Libyan Rebels Claim Control of Brega


Libya's rebels claimed control of Brega on Monday, as most pro-Gadhafi troops retreated westward leaving around 150-200 loyalist fighters pinned down inside the oil town, a spokesman said.

"The bulk of (Moammar) Gadhafi's forces have retreated to Ras Lanuf," rebel spokesman Shamsiddine Abdulmolah told Agence France Presse, referring to another oil hub some 50 kilometers to the west.

Abdulmolah added that the remnants of Gadhafi's troops were holed up among industrial facilities in Brega with supplies dwindling.

"Their food and water supplies are cut and they now will not be able to sleep," said Abdulmolah as the latest battle for Brega entered its fifth day.

"It's a matter of time before they come to their senses, we hope to prevent some bloodshed."

Taking the town would be a major rebel victory, boosting morale and recapturing infrastructure vital to Libya's economic future.

Brega is a major center for channeling the pipelines of the oil-rich Sirte Basin to the rest of the world.

Fighters on the ground reported no signs so far that those oil installations have been set on fire or sabotaged, but Abdulmolah said the area has been heavily mined.

Libya's warring armies have been fighting over Brega since Thursday when rebel forces launched a three-pronged attack on the town which has switched hands many times, but which had been under Gadhafi control since April.

Rebel troops approached from the northeast, east and southeast, surrounding Gadhafi's forces and reaching the outskirts of the city's eastern-most tip on Friday before pulling back to allow for NATO bombardments.

Since then it has been a steady advance.

Nestled on the Gulf of Sirte, Brega is made up of three areas, a residential area in the east, a major oil facility in the west and an old town in between.

After a series of military gains were washed away by hasty and badly coordinated advances, rebel commanders were anxious to make sure they have a unified offensive line before their final push.

But the complete occupation of Brega may still have to wait.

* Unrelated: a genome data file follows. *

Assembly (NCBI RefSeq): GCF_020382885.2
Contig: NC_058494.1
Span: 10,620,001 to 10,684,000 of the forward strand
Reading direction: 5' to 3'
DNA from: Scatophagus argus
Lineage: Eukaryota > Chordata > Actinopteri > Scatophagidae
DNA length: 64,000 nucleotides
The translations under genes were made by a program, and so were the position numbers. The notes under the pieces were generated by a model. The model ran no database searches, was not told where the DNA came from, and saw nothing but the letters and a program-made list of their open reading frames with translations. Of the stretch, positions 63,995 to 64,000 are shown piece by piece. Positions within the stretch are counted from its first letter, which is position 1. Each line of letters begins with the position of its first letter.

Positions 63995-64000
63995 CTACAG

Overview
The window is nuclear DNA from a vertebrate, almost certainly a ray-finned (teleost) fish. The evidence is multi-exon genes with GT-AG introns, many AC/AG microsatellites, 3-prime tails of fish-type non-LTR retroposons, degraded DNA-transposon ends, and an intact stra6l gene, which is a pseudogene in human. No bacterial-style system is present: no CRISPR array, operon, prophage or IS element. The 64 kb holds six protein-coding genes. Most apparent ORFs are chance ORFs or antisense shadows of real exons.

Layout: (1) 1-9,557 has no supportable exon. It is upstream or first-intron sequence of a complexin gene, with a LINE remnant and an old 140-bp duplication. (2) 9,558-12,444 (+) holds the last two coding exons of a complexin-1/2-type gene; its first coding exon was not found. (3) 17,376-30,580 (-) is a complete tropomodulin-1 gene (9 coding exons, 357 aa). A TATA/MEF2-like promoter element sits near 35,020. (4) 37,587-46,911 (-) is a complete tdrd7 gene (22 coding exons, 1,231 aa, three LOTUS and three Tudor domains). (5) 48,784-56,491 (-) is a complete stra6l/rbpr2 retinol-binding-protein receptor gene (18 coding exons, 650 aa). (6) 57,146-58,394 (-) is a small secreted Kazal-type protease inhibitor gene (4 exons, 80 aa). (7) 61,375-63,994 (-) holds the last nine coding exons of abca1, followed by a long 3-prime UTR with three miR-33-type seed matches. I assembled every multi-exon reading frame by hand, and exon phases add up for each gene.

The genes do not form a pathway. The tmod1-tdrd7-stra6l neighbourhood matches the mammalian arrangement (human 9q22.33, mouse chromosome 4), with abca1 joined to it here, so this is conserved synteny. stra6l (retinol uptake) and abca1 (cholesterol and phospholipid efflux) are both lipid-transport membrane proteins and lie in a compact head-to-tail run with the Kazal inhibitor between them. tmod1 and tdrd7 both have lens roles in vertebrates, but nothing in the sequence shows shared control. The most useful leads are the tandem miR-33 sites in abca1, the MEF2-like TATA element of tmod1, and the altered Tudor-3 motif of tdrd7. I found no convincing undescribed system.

"Most of the troops going in right now are anti-mine teams," said Abdulmolah. "We have found an extraordinary number of anti-personnel mines."

He added that the effort to clear the ordnance is being hampered by missile attacks from the village of Bishr around 20 kilometers away.

The rebels hope that a phalanx of their fighters which swept past Brega from the south will soon take out those positions.

"We hope to take Bishr today," said Abdulmolah.

The victory has come at a price. Around 15 rebel fighters have been killed and 274 wounded since the battle began.

The toll on Gadhafi's troops is not known.

In its latest operational update on Monday, NATO reported hitting "nine armed vehicles, two armored fighting vehicles and a command and control node" in the Brega area.

Southwest of Tripoli, Gadhafi's forces fired rockets at rebel positions in Gualish in the Nafusa Mountains and around Bir Ayad, a key junction on the road to Tripoli in the plains below, rebel commanders said.

The rebels responded with rocket fire against the loyalist-held hill town of Asabah, an AFP correspondent reported.

British Prime Minister David Cameron sought to bridge the gap with South African President Jacob Zuma over the conflict in Libya in talks in Pretoria.

Zuma has accused NATO of overstepping its U.N. mandate to impose a no-fly zone over Libya, although South Africa voted for the U.N. resolution that the alliance uses to justify its bombing campaign.

"It is no secret that we have disagreed on some aspects of how to respond to the violence in Libya," Cameron said.

"But we are agreed in the immediate imperative -- that all sides must take every effort to avoid the loss of civilian life," he added.

"And we agree on the ultimate destination that Gadhafi must step aside to allow the people of Libya to decide their own future.

"The president believes that is the outcome of a political process. I believe for a political process to work, this has to be the starting point."

Cameron has called for Gadhafi to step down. South Africa has refused to join in that call, saying the decision should be the outcome of negotiations among the warring parties, not a precondition as demanded by the rebels.

"What happens to Gadhafi must be decided by the Libyan people. You need to negotiate how, why and where he must go," Zuma said.

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